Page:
Mnangagwa back in Zimbabwe, vows to probe protest crackdown

By News24 22 January 2019
Some of the more than 400 protesters who were arrested over the recent fuel price increase, arrive at the Harare Magistrates Courts in handcuffs and leg irons in Harare, Zimbabwe, 17 January 2019. Several people have been killed during the fuel protests that began on 14 January 2019 following a 130 per cent increase in the price of fuel by the government of Emmerson Mnangagwa. EPA-EFE/AARON UFUMELI

Zimbabwe's President Emmerson Mnangagwa says he will investigate wrongdoing by security forces in the wake of their brutal crackdown on nationwide protests.

The President cut short a foreign tour and returned to Harare Monday night to deal with the crisis.

Police and soldiers have   launched a large-scale operation against suspected protesters, activists and organisers of the strike last week , which was triggered by a sharp rise in fuel prices.


said  misconduct by the security forces towards demonstrators would be investigated, but he added the increase in fuel prices were the right thing to do.

“Violence or misconduct by our security forces is unacceptable and a betrayal of the new Zimbabwe,” Mnangagwa wrote on Twitter on Tuesday.

“Chaos and insubordination will not be tolerated. Misconduct will be investigated. If required, heads will roll,” Mnangagwa said, calling for a “national dialogue” over the protests.

He also criticized the protestors.

“Everyone has the right to protest, but this was not a peaceful protest,” Mnangagwa said Tuesday, noting “wanton violence and cynical destruction.”

At least 12 people were killed and 78 treated for gunshot injuries, according to the Zimbabwe Human Rights NGO Forum, which recorded more than 240 incidents of assault and torture. About 700 people have been arrested.

People reported being hunted down in their homes by security forces and severly beaten. Some said arrests contined even after Mnangagwa had returned.

There were reports of a “total internet shutdown” on Friday in what critics called an attempt by Mnangagwa’s goverment to prevent a security clampdown from being broadcast to the world.

The High Court in Harare ruled on Monday that government had no powers to order the shutdown of the internet which was imposed as protests swept across the country. Economic crisis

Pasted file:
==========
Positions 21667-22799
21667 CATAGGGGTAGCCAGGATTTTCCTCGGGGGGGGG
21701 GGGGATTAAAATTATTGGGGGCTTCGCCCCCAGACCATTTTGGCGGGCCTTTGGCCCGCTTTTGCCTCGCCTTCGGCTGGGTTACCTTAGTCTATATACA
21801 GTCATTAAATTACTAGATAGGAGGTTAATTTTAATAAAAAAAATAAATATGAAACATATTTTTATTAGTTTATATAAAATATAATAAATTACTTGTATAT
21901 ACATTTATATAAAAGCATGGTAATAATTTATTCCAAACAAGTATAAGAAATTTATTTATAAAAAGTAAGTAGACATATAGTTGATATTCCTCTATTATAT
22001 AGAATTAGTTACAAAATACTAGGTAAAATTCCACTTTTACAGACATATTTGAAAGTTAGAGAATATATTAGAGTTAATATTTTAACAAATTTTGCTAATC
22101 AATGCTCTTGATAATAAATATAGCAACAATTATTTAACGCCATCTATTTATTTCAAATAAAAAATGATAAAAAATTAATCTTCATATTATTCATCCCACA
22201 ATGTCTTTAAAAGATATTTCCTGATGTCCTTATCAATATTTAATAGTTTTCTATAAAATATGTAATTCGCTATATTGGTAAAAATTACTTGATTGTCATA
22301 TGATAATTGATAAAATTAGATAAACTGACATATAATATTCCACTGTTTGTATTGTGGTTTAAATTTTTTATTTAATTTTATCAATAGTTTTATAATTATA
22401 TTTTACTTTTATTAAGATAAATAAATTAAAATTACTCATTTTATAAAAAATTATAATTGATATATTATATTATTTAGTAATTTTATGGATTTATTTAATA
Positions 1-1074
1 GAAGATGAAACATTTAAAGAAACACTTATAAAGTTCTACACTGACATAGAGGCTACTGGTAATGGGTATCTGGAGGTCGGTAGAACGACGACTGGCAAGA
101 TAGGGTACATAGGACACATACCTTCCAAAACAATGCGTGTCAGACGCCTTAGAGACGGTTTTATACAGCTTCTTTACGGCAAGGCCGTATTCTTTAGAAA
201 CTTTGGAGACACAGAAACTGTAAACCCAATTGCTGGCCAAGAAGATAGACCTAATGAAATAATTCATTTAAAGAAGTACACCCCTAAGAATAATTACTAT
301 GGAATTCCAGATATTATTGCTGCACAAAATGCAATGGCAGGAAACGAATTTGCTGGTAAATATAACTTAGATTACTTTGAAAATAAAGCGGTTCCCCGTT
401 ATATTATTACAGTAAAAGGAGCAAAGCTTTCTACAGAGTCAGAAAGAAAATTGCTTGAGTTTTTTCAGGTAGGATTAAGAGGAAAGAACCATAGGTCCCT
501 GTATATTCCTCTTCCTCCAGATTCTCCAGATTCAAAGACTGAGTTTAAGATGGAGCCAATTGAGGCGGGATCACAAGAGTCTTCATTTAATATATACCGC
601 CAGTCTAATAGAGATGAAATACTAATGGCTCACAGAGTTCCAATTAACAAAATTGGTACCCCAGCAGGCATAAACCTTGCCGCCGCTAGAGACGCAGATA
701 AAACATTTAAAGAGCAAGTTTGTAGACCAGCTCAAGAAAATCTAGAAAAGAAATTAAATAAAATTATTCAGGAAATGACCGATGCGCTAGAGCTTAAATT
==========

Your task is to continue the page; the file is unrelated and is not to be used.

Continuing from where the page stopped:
Zimbabwe is going through its worst economic crisis in a decade. Low on cash reserves, the southern African nation is battling severe fuel shortages.

The government announced a 150 percent increase from $1.34 for a litre of petrol to $3.31 with diesel surging to $3.11 a litre, igniting widespread discontent and violent demonstrations.

Mnangagwa flew to Russia soon after making that announcement in a televised address to the nation.

Accused of conducting a deadly crackdown on dissent, the army and police denied any wrongdoing, saying some assailants raiding homes were wearing official uniforms to pose as security personnel.

The UN  has fiercely criticised the government reaction to the protests as allegations mount of shootings, beatings and abductions of opposition figures, activists and ordinary residents.

Jacob Mafume, a spokesman for the opposition MDC party, said there was an urgent need for dialogue.

“The arrest of labour leaders and opposition members is a familiar script in Africa. We have called for dialogue until our voices have gone hoarse but have been ignored,” Mafume said.

Mnangagwa, who was seeking much-needed foreign investment on his tour, scrapped plans to attend the World Economic Forum of world leaders in the Swiss city of Davos this week.

He had visited Russia, Belarus and Azerbaijan and Kazakhstan before cutting his trip short on Monday night.

Mnangagwa, 76, had pledged a fresh start for the country when he came to power in November 2017 after his predecessor Robert Mugabe was toppled in a military coup.

But Zimbabweans say they have seen little evidence of the promised economic revival or increased political freedom. DM


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